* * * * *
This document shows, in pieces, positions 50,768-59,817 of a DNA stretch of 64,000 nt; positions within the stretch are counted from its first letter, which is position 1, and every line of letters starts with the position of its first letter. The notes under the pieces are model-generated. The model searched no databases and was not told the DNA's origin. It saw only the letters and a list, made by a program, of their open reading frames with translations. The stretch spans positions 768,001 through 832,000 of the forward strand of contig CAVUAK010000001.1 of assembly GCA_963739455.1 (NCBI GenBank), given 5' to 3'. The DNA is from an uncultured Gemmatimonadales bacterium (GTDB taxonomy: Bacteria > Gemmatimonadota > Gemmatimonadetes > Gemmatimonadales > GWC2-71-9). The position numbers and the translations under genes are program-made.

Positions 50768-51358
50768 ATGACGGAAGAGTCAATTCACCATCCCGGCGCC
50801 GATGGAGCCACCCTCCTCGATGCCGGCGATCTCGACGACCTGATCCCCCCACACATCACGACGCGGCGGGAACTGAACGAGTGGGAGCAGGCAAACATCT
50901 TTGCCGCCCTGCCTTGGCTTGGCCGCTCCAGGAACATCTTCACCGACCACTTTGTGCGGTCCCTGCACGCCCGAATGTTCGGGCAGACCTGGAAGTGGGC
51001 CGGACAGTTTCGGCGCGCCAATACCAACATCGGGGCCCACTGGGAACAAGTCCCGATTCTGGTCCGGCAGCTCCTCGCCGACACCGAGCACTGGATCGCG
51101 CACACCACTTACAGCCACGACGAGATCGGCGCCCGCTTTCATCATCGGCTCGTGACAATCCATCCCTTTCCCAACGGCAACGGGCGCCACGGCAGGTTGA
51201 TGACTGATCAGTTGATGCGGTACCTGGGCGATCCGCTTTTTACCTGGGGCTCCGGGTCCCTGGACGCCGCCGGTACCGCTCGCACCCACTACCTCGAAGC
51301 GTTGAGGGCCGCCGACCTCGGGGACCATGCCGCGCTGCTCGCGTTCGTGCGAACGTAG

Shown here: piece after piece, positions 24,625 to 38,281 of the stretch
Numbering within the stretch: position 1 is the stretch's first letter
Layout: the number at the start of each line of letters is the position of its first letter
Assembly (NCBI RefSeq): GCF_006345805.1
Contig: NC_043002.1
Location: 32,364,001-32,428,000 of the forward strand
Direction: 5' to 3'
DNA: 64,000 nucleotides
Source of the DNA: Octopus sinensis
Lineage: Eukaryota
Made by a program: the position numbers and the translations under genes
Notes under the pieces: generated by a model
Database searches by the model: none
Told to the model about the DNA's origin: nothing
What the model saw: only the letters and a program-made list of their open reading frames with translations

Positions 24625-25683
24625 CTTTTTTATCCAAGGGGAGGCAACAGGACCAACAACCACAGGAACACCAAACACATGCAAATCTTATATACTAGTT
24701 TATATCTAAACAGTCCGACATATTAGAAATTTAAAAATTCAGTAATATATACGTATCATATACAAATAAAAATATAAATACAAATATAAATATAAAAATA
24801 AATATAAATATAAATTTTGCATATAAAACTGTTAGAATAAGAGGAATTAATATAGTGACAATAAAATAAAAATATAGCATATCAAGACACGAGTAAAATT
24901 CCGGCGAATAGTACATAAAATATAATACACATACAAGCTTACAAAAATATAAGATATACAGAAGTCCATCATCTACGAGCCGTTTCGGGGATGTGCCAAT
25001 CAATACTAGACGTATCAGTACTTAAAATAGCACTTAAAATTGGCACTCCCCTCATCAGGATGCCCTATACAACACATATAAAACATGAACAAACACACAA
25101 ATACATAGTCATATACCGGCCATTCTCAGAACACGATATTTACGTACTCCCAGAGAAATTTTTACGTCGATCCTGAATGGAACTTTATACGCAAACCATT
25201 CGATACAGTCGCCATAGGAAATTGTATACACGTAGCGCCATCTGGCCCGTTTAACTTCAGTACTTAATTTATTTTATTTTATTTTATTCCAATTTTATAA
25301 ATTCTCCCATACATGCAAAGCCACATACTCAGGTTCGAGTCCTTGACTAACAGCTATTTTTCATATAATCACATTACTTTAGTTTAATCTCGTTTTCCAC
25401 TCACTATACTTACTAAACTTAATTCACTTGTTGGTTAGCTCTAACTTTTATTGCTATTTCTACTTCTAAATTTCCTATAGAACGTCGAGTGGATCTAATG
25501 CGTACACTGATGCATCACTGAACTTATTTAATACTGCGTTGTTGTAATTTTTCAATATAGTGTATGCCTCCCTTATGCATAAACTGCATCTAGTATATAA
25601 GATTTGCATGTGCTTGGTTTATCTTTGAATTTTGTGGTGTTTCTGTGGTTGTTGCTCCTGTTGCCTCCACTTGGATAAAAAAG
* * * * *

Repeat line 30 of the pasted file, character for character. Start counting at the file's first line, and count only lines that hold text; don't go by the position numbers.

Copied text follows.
25001 CAATACTAGACGTATCAGTACTTAAAATAGCACTTAAAATTGGCACTCCCCTCATCAGGATGCCCTATACAACACATATAAAACATGAACAAACACACAA